This time last year, our church family was actively collecting toiletries, batteries, books, socks, ziplock bags, candy, snacks, and basically anything else soldiers could use when everything had been lost.
On April 15, 2012, during a six-month deployment to Afghanistan, Sgt. 1st Class Alex Worth was 90 feet away from the VBIED (vehicle borne improvised explosive device) that attacked his unit’s base, injuring many and destroying everything.
Alex joined the army in 1997 to fulfill a sense of honor and duty, which is partly what keeps him serving today.
“I’ve been doing it for almost 17 years now. To not do it anymore would probably feel like there’s something missing,” said Alex. “You train really hard with a bunch of guys … and you get a sense of being part of something bigger.”
What is that something bigger? Close to home it’s aiding in disaster relief after Hurricane Katrina and the tornado in Joplin, but it’s bigger than that. Alex has trained prison guards in El Salvador and trained the Iraqi Police, but it’s even bigger than that.
“The U.S. military exists to protect our rights in the United States and to empower other countries to have the same rights in their countries,” said Alex.
While Alex knows the work he has done and continues to do is important, he doesn’t seek credit.
“I feel as though the generations before me deserve a lot more credit than I do. Although I’ve been deployed quite a bit, I could’ve gotten out a long time ago,” said Alex. “Most of the prior generations had it a lot rougher than I have it, and the support back home wasn’t there – the Vietnam era in particular. I’ve seen vets who haven’t been welcomed home, which is pretty rough.”
Alex is grateful for all of the support he has back home, specifically from the government.
“My threat level where I go serving in the United States military is a lot less because of the amount of support we have back home. We have better helmets and better armor and better weapons,” said Alex.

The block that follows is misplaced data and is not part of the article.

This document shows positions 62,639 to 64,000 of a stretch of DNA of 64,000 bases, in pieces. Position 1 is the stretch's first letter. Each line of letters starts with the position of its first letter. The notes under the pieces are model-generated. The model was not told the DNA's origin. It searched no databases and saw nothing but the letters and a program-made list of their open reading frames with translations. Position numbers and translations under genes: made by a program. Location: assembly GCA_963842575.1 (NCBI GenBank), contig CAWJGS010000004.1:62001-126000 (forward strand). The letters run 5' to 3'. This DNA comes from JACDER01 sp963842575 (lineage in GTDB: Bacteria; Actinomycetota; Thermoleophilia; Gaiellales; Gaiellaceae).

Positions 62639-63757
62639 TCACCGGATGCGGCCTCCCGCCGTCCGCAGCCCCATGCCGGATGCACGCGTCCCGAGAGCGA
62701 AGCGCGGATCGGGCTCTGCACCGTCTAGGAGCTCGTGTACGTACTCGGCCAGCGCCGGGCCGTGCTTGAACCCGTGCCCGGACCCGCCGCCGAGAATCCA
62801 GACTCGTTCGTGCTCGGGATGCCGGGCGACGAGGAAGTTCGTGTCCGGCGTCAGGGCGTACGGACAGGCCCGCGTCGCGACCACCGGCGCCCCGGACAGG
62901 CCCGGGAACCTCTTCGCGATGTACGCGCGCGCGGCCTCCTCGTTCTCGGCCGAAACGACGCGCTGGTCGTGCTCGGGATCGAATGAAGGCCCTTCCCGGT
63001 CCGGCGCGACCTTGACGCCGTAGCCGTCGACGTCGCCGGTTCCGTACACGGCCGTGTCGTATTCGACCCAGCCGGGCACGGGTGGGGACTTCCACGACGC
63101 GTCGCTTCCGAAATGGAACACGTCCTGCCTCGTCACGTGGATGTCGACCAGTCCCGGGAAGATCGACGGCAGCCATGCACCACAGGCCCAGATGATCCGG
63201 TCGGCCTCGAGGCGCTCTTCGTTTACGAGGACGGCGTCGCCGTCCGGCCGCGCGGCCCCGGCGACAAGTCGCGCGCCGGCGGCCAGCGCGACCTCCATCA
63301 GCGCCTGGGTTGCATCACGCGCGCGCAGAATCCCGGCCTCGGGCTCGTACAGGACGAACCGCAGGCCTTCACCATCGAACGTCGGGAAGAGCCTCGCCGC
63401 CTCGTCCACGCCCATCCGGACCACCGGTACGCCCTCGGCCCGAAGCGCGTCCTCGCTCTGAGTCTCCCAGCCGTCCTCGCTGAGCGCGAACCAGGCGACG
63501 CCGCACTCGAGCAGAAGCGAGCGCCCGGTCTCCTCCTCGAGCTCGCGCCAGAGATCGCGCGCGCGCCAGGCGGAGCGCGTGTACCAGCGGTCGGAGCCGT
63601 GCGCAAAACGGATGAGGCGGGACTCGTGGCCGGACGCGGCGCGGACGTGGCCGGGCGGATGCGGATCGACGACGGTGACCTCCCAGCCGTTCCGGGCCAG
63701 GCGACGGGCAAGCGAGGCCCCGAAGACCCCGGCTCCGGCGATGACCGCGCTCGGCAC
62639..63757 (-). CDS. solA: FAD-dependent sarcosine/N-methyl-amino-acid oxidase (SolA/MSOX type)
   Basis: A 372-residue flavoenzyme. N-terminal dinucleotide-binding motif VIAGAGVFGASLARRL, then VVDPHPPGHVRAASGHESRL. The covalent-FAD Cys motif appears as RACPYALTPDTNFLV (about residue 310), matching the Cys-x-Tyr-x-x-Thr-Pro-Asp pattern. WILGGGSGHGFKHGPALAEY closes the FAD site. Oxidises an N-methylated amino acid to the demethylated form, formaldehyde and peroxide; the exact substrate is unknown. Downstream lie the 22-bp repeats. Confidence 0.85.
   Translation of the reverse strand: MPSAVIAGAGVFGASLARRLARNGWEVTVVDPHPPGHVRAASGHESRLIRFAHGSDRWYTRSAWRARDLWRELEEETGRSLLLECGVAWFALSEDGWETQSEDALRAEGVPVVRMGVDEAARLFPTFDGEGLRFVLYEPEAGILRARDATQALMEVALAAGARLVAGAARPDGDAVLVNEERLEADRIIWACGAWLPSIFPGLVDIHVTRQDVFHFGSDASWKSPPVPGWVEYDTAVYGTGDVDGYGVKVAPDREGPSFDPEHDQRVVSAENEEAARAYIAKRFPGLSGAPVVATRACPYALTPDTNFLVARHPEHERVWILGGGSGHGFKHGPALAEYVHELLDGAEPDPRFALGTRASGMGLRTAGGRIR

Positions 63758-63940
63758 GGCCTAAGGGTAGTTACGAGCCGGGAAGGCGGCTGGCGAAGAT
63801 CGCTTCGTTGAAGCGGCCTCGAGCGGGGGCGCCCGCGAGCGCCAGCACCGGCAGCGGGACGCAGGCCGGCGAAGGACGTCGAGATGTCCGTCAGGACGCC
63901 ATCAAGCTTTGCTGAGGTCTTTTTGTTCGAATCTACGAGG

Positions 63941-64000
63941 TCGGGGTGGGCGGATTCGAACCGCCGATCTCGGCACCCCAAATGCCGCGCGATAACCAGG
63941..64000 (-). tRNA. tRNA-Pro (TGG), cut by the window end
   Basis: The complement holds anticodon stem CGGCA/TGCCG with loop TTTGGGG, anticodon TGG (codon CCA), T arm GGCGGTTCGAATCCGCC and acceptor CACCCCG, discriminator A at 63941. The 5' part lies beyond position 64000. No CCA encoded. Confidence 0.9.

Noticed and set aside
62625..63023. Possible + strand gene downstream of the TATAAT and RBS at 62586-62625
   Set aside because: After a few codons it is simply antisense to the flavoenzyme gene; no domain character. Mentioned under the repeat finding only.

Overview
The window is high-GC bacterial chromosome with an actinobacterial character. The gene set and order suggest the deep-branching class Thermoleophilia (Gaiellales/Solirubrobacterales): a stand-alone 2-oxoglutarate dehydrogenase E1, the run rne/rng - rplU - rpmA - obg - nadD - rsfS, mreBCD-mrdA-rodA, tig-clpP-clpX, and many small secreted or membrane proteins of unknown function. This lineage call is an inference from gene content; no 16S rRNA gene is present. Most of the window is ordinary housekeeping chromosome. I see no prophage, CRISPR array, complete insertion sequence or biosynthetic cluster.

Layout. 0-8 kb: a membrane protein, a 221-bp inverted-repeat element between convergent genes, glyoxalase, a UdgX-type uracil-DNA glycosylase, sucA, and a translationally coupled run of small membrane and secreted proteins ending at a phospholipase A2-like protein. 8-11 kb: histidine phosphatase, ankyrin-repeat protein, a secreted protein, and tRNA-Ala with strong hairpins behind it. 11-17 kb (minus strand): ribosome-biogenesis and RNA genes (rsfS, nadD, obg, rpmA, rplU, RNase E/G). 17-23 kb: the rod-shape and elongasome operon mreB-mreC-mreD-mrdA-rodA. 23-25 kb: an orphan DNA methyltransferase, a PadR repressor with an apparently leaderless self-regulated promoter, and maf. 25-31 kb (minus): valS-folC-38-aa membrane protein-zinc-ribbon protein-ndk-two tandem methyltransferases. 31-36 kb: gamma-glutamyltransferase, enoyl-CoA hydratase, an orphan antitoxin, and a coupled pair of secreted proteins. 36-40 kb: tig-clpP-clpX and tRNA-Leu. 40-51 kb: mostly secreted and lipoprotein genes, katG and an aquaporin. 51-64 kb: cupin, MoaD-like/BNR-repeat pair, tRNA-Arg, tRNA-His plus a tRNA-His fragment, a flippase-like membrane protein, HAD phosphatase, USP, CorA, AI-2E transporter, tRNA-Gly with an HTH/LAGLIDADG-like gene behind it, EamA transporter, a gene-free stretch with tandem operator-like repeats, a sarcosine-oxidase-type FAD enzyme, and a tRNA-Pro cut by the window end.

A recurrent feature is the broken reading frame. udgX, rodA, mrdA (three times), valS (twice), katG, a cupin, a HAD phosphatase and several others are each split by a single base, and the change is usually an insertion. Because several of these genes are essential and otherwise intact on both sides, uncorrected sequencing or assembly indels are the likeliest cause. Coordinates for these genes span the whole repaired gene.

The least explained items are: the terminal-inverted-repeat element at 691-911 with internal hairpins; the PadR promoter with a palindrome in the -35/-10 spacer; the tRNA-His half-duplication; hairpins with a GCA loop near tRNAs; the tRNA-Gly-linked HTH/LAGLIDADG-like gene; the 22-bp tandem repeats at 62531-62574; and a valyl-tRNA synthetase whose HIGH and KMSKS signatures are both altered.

Alex also receives a large amount of support from the Church body, through donations, prayers, and teaching.
“In Iraq, I had the best chaplain I’ve ever been deployed with,” said Alex. “He could put the Bible into infantry terms so everyone could understand what he was talking about. He would basically tell Bible stories in Army jargon.”
In his early Army days, understanding Bible stories wasn’t of huge importance to Alex. He didn’t receive Christ until he was 30, meaning that more than half his time spent in the military was not spent walking in faith.
“But every major deployment I’ve had I’ve been walking with God, which is one of the main reasons why I feel that nothing major has happened to me or anyone I’ve been deployed with,” said Alex.
Sure friends have been wounded and his base was attacked, but God has protected in times even when it seemed impossible. That’s why Alex trusts God. He keeps Matthew 19:26 close and replays it in his mind: “With man this is impossible, but with God all things are possible.”
Alex serves to protect our country’s freedom and openly walks in the freedom of Christ, but he has seen many who are not afforded the luxury of such freedoms.
“I feel that freedom is not something I’ve had to go without,” said Alex. “I’ve seen a lot of people without it, so it’s easier to see what we have when we compare it to other people who don’t have it.”
This year, as we celebrate our country’s freedom and our own freedom in Christ, don’t forget the many people without such freedoms. Let us join together in praying for those countries without freedom, the individuals who do not have freedom in Christ, and the men and women who serve daily to work for both.